A new EU ruling is about to be passed this year that will mean new car models must be fitted with tyre pressure monitoring systems (TPMSs).  TPMSs have, actually, been systems that have been used for many years by various car manufacturers.  Porsche was the first to use a TPMS in a production passenger car.  They used a TPMS in their Porsche 959 in 1986.  It is no real surprise to see that Renault have employed TPMSs over the years.  In 1996, Renault used a type of TPMS in their Scenic model, called the Michelin PAX system.  Peugeot’s 607, in 1999, used a TPMS, as well.  Renault, in their Laguna II (year 2000), was the first mid-size passenger vehicle to be equipped with a TPMS as standard.

So why all the fuss?  Is a TPMS just another set of lights to keep an eye on when you’re driving.  Can you ignore them at all?  The short answer is: NO.

Seriously underinflated tyres run the risk of becoming so hot that they can burst.  Seen all those burst tyre remnants along the road in the hotter bits of the country?  Possibly, underinflation was the cause (other reasons exist, but we won’t get into them here) Underinflated tyres take longer to stop in a braking situation, and you can guess the results of that.  Also, under hard cornering, the integrityof the underinflated tyre wall becomes softer and less rigid, meaning that the tread pattern loses its optimum contact with the road.

From another perspective, driving with seriously underinflated tyres will negatively affect the fuel efficiency of your car, as well as how your tyre wears over time.  So it is true: check your tyre pressures regularly, and you’ll save on fuel costs, the tyres will last longer and you’ll be enhancing your safety and the safety of other motorists around you.

How do TPMSs work?  A standard TPMS uses radio frequency technology to transmit pressure data and other information to the vehicle’s ECU.

Kwik Fit surveys (Kwik Fit is based in the UK) suggest that 68% of cars on European roads have underinflated tyres.  With these sort of results, the new EU law should be very helpful in making Europe’s roads a lot safer.  However, on the lighter side, the same survey found that not everyone with a TPMS in their car knows what the warning light means.  Some thought it meant the coolant was overheating (34% of those surveyed), while others thought it was warning them about a cattle-stop grid on the road ahead.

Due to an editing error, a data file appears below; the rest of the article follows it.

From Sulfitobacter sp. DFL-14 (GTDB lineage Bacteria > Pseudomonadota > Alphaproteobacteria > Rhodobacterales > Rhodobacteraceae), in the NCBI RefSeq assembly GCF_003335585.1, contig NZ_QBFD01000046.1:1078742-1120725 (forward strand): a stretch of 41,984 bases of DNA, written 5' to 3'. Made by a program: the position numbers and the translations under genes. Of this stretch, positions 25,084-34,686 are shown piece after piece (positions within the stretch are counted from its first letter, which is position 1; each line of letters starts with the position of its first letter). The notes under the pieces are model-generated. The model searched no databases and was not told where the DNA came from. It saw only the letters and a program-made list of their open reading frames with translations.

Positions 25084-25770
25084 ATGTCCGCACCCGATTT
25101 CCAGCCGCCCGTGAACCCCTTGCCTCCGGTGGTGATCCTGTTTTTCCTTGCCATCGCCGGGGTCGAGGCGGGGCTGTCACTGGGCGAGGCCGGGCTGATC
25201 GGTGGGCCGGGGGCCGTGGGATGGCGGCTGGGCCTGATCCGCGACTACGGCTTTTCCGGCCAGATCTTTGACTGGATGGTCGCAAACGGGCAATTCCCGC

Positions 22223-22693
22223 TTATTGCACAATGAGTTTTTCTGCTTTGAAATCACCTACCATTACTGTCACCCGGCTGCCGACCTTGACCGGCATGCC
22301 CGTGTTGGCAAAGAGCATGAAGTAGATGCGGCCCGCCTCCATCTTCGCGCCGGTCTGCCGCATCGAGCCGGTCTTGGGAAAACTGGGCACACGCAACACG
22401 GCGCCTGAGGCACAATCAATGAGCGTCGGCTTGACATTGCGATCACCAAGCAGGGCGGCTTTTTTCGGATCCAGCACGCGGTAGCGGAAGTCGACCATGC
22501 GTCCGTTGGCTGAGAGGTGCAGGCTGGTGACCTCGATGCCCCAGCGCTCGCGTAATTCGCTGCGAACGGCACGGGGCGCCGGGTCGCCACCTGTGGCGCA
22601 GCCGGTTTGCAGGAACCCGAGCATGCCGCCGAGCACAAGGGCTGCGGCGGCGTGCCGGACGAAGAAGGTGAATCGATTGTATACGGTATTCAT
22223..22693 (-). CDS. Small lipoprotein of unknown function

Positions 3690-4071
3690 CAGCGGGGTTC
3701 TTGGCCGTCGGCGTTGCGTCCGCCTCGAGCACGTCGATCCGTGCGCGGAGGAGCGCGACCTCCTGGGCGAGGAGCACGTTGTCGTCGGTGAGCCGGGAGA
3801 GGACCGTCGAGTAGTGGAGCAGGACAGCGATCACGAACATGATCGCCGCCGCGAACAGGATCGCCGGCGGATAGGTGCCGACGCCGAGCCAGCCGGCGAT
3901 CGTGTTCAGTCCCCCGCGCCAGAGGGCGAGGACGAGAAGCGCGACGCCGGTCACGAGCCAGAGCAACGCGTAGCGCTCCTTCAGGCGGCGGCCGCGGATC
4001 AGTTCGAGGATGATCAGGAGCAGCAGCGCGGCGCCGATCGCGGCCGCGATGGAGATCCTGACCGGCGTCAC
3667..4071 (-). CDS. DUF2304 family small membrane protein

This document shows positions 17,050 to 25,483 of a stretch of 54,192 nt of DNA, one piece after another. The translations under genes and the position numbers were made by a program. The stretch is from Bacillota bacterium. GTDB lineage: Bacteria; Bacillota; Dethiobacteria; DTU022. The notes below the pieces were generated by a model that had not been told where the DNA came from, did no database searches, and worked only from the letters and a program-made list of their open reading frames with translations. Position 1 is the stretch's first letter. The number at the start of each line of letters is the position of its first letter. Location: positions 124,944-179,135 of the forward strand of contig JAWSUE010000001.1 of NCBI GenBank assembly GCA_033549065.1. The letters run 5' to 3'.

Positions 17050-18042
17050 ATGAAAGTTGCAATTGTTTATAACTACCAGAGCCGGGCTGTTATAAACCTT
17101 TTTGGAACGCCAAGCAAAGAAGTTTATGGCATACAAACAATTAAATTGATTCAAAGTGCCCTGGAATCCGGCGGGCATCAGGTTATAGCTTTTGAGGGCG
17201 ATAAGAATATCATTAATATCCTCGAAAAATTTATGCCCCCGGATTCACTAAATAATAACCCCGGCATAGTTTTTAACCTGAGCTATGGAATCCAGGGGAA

Best cars for economy

I bet you’re interested in this.  Take a look at the www.nextgreencar.com website.  They have a list of the top twenty most fuel efficient cars, in Britain, for each class of car.  If you are a family person with plenty of kids or just have plenty of friends, then it’s likely you’ll be looking at a car that doesn’t feature on the City Car, Supermini or Small Family car list.  The cars in these brackets are just way too small to be practical family cars. But, I will let you in on a secret: Hondas, BMWs, Toyotas and the like do make some pretty frugal mid-sized vehicles that run on either electricity, hybrid power, petrol or diesel.  So don’t despair when you see how tiny some of the most frugal cars can be.

Not so surprisingly, you’ll see that it’s the Smart cars that lead the way.  With an incredible combined fuel economy figure of 86 mpg, these cars just don’t know how to drink the fuel heavily.  These are the cars for the city street.  If it’s only going to be you in the car, most the time, then one of the City Cars like the Smart car should do the trick.  It is nice to see the Fiat 500 models dominating the City Car top ten spots with a Citroen C1 (I wish these were in Australia) and a Hyundai i10 featured, as well. You’ll also find a Peugeot, Nissan, Ford and Toyota sitting in the top 20, but did you guess that here would be an Aston Martin!

The list for each class of car shows the Top 20 cars with various other useful bits of information about them: vehicle class, MPG, CO2 g/km and Next Green Car’s unique Green Car Rating.

For the family person, take a look at the small family car, anyway – as you might be surprised at what you find.  Volvos, Golfs, Toyotas and Kias feature on this list.  Fancy a Volkswagen Golf 1.6TDI managing an impressive combined fuel economy figure of 74 mpg.

I love the Large Family car and Execs.  These are the cars that have all the space, roadholding and performance.   But do they have economy?  The Toyota Prius is amazing, offering 72 mpg for its careful driver.  Peugeot’s 508 and Volkswagens Passat both have models that come a close second and third respectively.  You’ll even find new Hyundai i40 turns out a combined 66 mpg.

Quite possibly, the Skoda Fabia Estate 1.2 CR TDI might be the standout performer.  It has the extra load carrying capacity, yet turns out an amazing 83 mpg and 89 g/km of CO2 emissions.

Volvos and BMWs rule the top spots for the Executive class, while the Crossover class finds the smaller Mini Countryman and Nissan Qashqai at the top.

In the Multi Purpose class, you can’t go past a Renault Scenic if you want to keep the costs at the fuel pump down.

Pothole Punishment